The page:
Ischemia reperfusion (I/R) injury may result in hepatocellular allograft dysfunction, increased rate of ischemic cholangiopathy, and decreased allograft survival with need for liver retransplantation [232, 233]. Although data is still limited, there is some evidence that I/R-associated mechanisms play an important role in the development of intrahepatic tumor recurrence after LT for HCC. In an experimental model, van der Bilt and colleagues from Utrecht have shown that I/R injury is a strong stimulus on the outgrowth of residual intrahepatic colorectal micrometastases, especially, exacerbated in aged and steatotic livers [234, 235]. Man et al. were able to demonstrate that I/R injury of a small liver remnant exacerbated growth of liver tumor and metastases by activation of cell adhesion, invasion, and angiogenesis pathways [236, 237]. The same Chinese group recently succeeded in attenuating I/R injury by application of the immunomodulator FTY720. Its administration resulted in suppression of liver tumor metastasis in an experimental model of LR [236]. Clinical research in this field is still very limited. In a combined clinical and experimental study including 115 liver transplant patients and a rat orthotopic liver transplant model, Ling et al. have shown that posttransplant enhanced signalling of the chemokines CXCL10/CXCR3 in small-for-size grafts induces differentiation and neovessel formation, which further promotes tumor growth. They consequently suggested that targeting these key chemokines may attenuate I/R and, thereby, prevent tumor recurrence after LT [238]. Just recently, Croome et al. presented the results of a clinical investigation using the SRTR to compare the effects of I/R injury in liver allografts donated after cardiac death (DCD, ) with livers donated after brain death (DBD, ) [239]. In times of dramatic donor organ shortage, DCD livers are of increasing interest for extending the available organ pool. In contrast to DBD, these allografts suffer from enhanced I/R injury induced by prolonged warm ischemia time because of hypoperfusion and hypoxia during the agonal phase [240]. These organs are consistently exposed to a dual injury by prolonged warm ischemia time and subsequent cold ischemia period. LT by using DCD livers is, therefore, an ideal clinical situation to assess the impact of I/R injury on tumor recurrence. The authors reported on inferior patient and graft survival after transplantation of DCD allografts versus DBD livers. They suggested HCC recurrence to be the main reason for this inferior outcome result since they remained even after adjustment for the inherent inferiority linked to DCD grafts [239].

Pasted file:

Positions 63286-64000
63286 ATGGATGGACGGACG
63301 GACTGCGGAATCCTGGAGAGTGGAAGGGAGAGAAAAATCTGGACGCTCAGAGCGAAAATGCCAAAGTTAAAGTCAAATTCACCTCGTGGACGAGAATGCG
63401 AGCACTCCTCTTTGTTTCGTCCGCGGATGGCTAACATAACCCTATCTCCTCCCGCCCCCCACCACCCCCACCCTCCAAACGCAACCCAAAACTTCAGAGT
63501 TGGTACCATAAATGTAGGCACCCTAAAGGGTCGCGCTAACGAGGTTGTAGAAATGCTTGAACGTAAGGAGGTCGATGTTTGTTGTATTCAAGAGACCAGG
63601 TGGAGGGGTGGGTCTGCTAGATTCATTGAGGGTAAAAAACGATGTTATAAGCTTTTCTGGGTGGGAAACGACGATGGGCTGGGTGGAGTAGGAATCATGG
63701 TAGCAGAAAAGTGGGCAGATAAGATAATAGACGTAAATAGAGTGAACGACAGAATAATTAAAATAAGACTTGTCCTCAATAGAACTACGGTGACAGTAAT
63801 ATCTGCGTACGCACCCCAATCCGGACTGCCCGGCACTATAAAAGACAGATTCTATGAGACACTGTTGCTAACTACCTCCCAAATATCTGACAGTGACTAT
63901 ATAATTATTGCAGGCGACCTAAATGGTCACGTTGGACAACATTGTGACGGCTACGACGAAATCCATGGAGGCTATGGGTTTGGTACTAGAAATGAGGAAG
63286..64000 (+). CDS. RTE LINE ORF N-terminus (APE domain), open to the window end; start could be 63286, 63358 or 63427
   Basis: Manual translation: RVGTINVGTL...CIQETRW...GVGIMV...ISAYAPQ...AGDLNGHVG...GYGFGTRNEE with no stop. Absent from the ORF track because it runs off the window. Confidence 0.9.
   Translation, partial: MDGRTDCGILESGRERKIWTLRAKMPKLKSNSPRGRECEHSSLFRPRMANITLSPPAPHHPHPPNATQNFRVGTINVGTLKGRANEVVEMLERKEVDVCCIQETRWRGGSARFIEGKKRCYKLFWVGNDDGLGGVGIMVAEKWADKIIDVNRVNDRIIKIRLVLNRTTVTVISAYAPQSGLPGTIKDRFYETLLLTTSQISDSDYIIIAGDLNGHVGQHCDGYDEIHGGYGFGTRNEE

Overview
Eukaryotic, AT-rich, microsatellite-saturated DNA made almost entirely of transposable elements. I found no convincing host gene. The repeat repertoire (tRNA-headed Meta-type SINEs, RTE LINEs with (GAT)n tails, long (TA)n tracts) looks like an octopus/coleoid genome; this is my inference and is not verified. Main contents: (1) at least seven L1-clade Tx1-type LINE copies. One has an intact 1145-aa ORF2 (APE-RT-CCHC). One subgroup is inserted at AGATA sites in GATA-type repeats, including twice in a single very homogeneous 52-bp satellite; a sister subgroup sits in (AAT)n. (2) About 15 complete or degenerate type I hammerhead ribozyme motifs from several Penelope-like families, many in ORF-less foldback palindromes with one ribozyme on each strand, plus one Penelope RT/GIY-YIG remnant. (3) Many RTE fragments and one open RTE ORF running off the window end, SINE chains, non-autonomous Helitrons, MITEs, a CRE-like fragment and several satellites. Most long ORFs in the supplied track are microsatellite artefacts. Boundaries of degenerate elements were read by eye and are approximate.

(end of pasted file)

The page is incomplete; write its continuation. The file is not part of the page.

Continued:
4. Posttransplant Approach